I find something so appealing and humanizing about a philosopher reporting what he eats to his mother.
Michel Onfray’s Appetites for Thought: Philosophers and Food, explores such gastronomic moments where provocative Nietzsche is hanging up sausages, rational Kant is stumbling home drunk, radical Diogenes is chewing on raw octopus, Rousseau, the philosopher of the French revolution, is drinking and eating milk in all forms. All ideologies need to be fed.
Here is a short excerpt about Nietzsche’s lifelong love of charcuterie:
“In fact the whole of his correspondence with his mother testifies to the primitive character of his mode of nutrition, and this throughout his life. At no time did Nietzsche seem to want to break from charcuterie and fatty foods.
In 1877 his dietary programme was the following:
Midday: Soup, of a quarter of a teaspoon of Liebig extract, before the meal. Two ham sandwiches and an egg. Six to eight nuts with bread. Two apples. Two pieces of ginger. Two biscuits. Evening: an egg with bread. Five nuts. Sweetened milk with a crispbread or three biscuits.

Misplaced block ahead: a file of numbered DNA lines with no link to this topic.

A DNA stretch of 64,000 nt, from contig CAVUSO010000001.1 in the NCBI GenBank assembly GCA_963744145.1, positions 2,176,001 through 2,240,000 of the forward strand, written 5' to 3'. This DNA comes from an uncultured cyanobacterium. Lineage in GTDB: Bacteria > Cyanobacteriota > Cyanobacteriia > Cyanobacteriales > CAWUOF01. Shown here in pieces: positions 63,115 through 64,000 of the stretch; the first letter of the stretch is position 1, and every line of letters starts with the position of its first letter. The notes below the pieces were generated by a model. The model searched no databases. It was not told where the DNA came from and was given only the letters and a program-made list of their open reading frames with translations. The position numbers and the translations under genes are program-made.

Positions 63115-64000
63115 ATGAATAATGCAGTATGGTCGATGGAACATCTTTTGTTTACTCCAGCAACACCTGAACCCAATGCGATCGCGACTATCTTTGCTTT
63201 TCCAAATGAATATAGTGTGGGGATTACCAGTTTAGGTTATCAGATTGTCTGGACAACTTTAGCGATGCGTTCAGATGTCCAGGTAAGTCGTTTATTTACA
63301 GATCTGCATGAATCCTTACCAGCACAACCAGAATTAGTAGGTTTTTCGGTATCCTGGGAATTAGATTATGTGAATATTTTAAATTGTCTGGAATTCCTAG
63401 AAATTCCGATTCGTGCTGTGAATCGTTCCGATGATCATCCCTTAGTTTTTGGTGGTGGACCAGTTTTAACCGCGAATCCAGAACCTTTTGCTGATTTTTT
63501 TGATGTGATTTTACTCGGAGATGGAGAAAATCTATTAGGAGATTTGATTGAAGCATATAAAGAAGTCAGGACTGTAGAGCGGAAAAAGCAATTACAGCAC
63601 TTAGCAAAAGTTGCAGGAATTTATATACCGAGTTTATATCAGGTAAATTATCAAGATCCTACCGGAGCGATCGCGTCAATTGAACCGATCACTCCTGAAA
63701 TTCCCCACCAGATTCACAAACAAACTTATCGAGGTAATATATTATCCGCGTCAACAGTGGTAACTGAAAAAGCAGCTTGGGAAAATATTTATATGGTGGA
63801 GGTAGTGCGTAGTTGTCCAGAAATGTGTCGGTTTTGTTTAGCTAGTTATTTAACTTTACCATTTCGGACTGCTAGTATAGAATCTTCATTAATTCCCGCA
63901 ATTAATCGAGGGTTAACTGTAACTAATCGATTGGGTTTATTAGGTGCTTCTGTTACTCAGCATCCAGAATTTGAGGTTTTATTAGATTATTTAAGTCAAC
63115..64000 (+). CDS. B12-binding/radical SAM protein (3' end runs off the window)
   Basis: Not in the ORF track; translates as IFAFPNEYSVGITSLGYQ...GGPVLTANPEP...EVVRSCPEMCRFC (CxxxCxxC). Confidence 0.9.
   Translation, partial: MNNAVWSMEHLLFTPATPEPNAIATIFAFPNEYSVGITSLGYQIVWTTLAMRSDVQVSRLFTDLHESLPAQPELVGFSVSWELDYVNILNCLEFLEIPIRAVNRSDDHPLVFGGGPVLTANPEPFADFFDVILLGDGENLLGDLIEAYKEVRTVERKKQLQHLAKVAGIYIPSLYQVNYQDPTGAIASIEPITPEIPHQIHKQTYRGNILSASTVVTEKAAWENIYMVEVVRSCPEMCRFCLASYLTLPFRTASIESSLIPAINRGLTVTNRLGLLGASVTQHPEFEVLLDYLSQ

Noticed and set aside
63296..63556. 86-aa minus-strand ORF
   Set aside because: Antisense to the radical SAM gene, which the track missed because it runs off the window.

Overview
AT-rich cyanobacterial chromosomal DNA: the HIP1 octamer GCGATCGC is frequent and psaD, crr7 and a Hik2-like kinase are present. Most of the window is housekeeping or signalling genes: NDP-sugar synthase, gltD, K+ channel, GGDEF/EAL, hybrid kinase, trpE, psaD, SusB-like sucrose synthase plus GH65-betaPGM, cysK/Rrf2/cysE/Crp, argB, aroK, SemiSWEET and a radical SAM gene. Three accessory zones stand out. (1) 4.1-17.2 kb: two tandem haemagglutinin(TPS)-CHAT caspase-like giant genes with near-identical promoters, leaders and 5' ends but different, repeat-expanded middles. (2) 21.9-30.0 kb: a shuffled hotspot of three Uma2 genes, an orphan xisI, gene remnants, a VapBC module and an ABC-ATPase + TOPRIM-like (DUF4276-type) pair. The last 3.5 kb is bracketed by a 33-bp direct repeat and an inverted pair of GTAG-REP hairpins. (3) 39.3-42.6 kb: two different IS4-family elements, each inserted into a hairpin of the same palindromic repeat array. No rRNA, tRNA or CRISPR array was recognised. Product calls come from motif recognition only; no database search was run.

… However, charcuterie was still his favourite topic in his correspondence– ham ala Dr Wiel, ham sausage — as well as honey, chopped rhubarb and sponge cake. During his last years of lucidity – 1888- he denied himself wine, beer, spirits and coffee. He drank only water and confessed to ‘an extreme regularity in [his] mode of living and eating.’ But he still maintained the combinations of steak/omelette, ham/egg yolks/ bread. That summer he was sent 6 kilos of Lachsschinken (a mild ham) to last four months. When he received his package from his mother Nietzsche hung the sausages — delicate to touch – on a string suspended from his walls: imagine the philosopher drafting The Anti-Christ beneath a string of sausages… “
If no meal is innocent or thoughtless, I wonder what to make of my coffee and cereal for breakfast this morning.
Happy Monday my fellow hungryphilosophers,
Image from funnyand.com